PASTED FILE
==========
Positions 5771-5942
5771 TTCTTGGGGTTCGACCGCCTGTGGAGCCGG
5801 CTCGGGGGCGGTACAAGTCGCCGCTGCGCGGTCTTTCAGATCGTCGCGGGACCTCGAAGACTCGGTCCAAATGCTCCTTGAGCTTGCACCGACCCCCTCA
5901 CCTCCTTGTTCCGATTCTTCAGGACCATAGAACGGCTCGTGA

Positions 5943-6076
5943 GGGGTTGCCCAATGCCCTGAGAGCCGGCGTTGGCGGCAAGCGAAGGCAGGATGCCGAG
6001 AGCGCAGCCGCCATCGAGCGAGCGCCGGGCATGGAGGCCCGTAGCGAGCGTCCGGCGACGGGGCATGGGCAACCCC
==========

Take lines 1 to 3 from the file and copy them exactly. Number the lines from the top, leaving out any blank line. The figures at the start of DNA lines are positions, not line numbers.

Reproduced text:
Positions 5771-5942
5771 TTCTTGGGGTTCGACCGCCTGTGGAGCCGG
5801 CTCGGGGGCGGTACAAGTCGCCGCTGCGCGGTCTTTCAGATCGTCGCGGGACCTCGAAGACTCGGTCCAAATGCTCCTTGAGCTTGCACCGACCCCCTCA